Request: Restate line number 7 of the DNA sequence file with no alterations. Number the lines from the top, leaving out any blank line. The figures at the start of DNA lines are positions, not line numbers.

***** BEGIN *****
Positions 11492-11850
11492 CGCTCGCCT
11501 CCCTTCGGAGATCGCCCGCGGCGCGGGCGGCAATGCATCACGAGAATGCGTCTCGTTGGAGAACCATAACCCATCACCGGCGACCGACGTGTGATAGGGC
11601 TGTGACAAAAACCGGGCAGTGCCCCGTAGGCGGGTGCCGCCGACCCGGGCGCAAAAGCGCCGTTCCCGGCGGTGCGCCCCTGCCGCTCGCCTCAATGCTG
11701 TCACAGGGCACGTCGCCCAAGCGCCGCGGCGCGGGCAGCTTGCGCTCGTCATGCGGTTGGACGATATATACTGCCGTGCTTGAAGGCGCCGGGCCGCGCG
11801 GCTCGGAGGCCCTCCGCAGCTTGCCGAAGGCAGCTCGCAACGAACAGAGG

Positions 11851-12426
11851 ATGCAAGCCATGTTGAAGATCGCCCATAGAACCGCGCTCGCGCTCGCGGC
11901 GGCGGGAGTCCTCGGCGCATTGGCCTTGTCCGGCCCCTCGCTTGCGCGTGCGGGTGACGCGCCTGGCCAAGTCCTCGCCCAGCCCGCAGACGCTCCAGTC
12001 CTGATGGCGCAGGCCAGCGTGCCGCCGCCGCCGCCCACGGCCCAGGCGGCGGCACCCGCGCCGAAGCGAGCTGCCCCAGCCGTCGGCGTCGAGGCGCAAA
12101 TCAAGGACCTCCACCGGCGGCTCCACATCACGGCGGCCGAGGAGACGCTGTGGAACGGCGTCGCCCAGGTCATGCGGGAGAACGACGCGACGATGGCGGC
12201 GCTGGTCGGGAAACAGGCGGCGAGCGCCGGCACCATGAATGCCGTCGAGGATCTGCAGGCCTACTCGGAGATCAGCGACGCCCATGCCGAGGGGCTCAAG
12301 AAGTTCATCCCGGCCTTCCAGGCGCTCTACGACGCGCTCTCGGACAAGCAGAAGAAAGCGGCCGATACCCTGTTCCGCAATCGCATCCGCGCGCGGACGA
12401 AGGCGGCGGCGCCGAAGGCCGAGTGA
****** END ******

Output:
Positions 11851-12426